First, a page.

All trains need well laid track for reliable operation. Properly installed track will ensure smooth operation and years of enjoyment. Whether your new layout plan includes a complex arrangement or a simple oval with only a few spurs or sidings, care is taken with every step to lay track for reliability and ease of maintenance.
The following photos highlight just a few of the common yet critical track laying details that I give special attention to when designing and building any custom model railroad.
Hidden staging yards certainly need to be bulletproof and operate flawlessly. It could be extremely difficult to correct a problem once the layout has been finished above without careful planning in advance. Access to the track in hidden staging needs to be available because there are typically turnouts involved. Creating access is always in the design process of the layout so that the scenery above can be removed for full access for track maintenance.
Track curves with super-elevation is a feature that can't go overlooked. It allows your model trains to lean into the curve just like the real thing. Although it is prototypical, I offer it as an option since it can drive up project costs. Super-elevation must be planned for and integrated into the track laying process before the track is laid.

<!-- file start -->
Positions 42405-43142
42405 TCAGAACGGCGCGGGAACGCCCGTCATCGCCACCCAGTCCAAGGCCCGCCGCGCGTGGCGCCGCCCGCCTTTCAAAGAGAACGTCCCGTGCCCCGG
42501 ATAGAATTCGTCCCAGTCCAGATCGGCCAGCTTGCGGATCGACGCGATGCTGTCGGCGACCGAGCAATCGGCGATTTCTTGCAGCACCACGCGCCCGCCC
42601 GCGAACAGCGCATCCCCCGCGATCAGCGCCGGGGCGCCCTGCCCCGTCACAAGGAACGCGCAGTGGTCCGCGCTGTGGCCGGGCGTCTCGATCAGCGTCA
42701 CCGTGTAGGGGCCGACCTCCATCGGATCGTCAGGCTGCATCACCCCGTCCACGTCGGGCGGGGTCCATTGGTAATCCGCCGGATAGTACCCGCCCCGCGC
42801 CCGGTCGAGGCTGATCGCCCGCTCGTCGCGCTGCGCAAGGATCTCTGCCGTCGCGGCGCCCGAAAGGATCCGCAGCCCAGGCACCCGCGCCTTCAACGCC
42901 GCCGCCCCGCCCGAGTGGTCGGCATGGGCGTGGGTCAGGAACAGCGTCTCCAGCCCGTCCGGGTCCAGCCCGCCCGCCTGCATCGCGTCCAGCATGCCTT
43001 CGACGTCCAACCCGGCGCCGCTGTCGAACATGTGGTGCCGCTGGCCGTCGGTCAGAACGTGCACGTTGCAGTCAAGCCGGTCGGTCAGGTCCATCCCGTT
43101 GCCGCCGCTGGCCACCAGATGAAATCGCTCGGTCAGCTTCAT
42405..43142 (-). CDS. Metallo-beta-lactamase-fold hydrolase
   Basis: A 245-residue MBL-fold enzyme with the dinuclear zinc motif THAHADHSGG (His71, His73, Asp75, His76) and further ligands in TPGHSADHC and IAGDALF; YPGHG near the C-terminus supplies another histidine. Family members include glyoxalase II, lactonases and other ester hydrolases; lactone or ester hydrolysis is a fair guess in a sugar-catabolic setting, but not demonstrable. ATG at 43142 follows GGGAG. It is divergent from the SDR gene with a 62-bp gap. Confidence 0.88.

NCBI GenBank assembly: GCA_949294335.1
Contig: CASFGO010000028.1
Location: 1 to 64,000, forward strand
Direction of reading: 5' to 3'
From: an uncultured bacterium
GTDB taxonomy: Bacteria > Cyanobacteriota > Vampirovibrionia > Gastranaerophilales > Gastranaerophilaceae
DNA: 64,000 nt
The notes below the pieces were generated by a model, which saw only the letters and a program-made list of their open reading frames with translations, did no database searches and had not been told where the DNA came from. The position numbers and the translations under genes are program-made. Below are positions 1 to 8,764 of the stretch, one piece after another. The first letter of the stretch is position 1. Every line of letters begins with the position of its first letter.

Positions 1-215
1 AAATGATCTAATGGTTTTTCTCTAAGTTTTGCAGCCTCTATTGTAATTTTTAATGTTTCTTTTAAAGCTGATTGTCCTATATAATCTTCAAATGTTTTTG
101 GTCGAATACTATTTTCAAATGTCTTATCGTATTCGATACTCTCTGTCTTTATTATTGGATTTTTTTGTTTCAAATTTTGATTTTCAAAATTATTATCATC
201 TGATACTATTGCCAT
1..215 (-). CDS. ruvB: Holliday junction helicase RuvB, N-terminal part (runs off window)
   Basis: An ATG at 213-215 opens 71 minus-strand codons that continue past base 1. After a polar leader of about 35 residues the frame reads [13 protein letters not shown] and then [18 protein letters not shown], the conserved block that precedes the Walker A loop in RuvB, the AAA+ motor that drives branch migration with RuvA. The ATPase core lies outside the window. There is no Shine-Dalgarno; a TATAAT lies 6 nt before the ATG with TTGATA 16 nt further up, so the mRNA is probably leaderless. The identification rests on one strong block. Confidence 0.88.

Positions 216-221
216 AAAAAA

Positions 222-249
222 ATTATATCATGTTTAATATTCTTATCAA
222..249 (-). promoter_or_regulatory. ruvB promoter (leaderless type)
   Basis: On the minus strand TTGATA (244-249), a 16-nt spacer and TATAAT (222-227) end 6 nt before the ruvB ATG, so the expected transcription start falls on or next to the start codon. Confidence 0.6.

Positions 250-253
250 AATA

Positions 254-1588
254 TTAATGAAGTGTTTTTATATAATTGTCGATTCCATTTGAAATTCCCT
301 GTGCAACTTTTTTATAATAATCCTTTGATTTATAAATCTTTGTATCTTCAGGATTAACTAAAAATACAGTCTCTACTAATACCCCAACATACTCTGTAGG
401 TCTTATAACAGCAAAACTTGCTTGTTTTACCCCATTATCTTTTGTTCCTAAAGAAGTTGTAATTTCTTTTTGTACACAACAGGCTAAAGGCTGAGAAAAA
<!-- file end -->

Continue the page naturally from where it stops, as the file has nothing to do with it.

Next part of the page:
Vertical track clearance is extremely important when planning your layout. This is especially important when dealing with multi-level layouts or model railroads with track crossing over other track. The size of your layout, track plan, and your desires are a few elements that need to come together if one wants to run trains on a layout with multiple levels. The elevations needed to achieve multi-level train operation are important not only to a more prototypical look, but are necessary to ensure that your locomotives are physically capable of pulling your desired longest trains up them. Planning in conjunction with testing are critical in resolving issues associated with designing a layout with grades.
Bridges and overpasses are always fun to build and install. With the many different bridges out there to choose from or to build from scratch, vertical track alignment is again critical to smooth train operation and to ensure that other trains can pass under them. Again, careful planning again can solve this situation. Real trains do tend to get some up and down motion entering and exiting bridges, but it's a very fine line between what is acceptable and what's not on a model railroad.
Transitions from roadbed to turntable are critical in my opinion. Again, vertical rail alignment and smooth transitions are the best. Attention to detail around this location is critical for smooth on/off transition at slow speed.